Pro Features

Legacy to give back creates career pathway

Skilled labour and the lack of it is a big issue that has received plenty of media headlines over the last 12 months.

Across Hawke’s Bay, many businesses are calling out for skilled labour and one Hastings-based business has come up with an innovative partnership with Hastings Boys’ High School (HBHS).

Patton Engineering’s trial last year with HBHS was so successful that not only have other engineering businesses such as McLaren Stainless and DSK also jumped on board, but the technology department at the school is becoming the envy of other schools around the country with modern equipment and a healthy stock pile of materials.

Patton Engineering has a long history with HBHS, with current director Mike Patton and former director Gavin Patton (recently retired) being old boys.

When new shareholders and directors Johnno Williams and Andrew Burn took over the business in 2018, Patton Engineering was performing strongly but struggling to recruit skilled labour locally.

The idea to partner with the school came at Gavin’s farewell. After 19 years working for Mike and Gavin, the new owners decided that they wanted to give more back to the local community.

The question was how?

With plenty of work coming in the door, the pressing issue was skilled labour.

“We would get CVs with the belief that the person was highly skilled, but in many instances that wasn’t the case. They weren’t as capable as what they were telling us, so we started doing tests instead and when we got them into a welding situation, many couldn’t perform,” says Johnno.

As a short-term solution they decided to recruit nine staff from the Philippines, but they were determined to find a long-term local solution.

“We have an aging workforce and we need young kids coming through and learning off these older guys.”

That’s when Johnno turned up at the headmaster’s office.

“I went and saw Rob with some pretty big aspirations but he wanted to make sure that it wasn’t a one-off opportunity.

“I told him we were committed 120 percent for the long haul. To us it’s a journey, not a short-term view, and we wanted to take on apprentices every year going forward.”

After nearly a year (the programme started in May 2018), Patton Engineering has formed a committee; it has more than 23 supporting business involved and head of technology Salla Delport has “600 students learning some form of technology” in a well kitted- out workshop at school, regular placements at three engineering workshops and career pathways.

Rob Sturch says Salla deserves as much credit as Johnno and Andrew, as he’s a teacher whom students love to learn from.

“As a headmaster I’ve learned that students choose teachers, not subjects. If there is a class with 30 and a class with 4 I can tell you straight away who the best teacher is.”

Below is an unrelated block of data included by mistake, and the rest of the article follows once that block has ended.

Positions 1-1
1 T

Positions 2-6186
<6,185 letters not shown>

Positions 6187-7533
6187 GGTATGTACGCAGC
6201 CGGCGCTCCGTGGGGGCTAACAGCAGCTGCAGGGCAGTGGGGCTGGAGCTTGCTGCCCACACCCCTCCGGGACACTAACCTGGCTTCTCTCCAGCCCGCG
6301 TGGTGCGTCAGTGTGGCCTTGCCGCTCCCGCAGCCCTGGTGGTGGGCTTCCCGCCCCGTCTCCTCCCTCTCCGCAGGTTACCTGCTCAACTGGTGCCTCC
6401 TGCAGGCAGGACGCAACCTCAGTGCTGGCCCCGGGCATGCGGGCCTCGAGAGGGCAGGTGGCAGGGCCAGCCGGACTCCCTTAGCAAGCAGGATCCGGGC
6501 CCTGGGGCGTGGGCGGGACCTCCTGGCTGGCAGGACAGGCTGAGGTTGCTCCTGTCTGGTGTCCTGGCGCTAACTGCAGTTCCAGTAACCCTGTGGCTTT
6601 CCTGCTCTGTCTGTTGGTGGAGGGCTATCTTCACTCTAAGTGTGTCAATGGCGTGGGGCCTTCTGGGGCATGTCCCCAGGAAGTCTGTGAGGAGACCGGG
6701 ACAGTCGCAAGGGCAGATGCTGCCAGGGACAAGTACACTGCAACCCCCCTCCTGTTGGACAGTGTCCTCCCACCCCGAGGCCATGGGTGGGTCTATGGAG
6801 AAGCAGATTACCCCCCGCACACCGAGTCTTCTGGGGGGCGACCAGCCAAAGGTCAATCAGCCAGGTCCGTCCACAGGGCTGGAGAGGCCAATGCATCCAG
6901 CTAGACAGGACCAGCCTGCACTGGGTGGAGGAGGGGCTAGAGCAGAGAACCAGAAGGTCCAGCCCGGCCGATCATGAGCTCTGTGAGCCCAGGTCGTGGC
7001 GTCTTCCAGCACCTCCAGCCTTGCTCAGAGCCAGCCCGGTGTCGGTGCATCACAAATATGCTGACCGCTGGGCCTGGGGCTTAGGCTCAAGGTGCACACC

He says the added attraction is that students can also see the potential career opportunities by learning both at school and at the engineering firms.

Patton Engineering managing director Johnno Williams (left) with student and head of technology Salla Delport

“They can see the opportunity to get a job, to earn money, and there’s structure around the learning experience.”

For Salla, he says new equipment with funding support from trusts like One Foundation – purchasing materials at cheaper rates by taking advantage of the buying power of Patton’s and other firms – and getting work experience at engineering workshops is making technology the most popular subject at school. The cost of resources has gone down 75 percent.

“Previously the boys would make something like a steel pencil case as our budget was very limited, but we now spend less on materials like steel but we also get more of it. Students now make things like personal sound systems and BBQs.

“What’s great is that Year 12s go to Patton’s, DSK and McLaren’s to learn welding and they are using the same equipment.”

Ektaj Singh is one of three boys chosen for an apprenticeship with Patton Engineering. In 2018 he had hands-on experience in the company’s workshop for one day every fortnight, doing welding and steel fabrication. He says it was a great opportunity and has provided a career direction.

“I love it, but if it wasn’t for the help and direction from my teachers, I wouldn’t be here. The school’s also given me a toolbox and some starting tools.” The idea has paid off and both the school and Patton Engineering are being looked at by both the education sector and the engineering fraternity as the model school/career programme.

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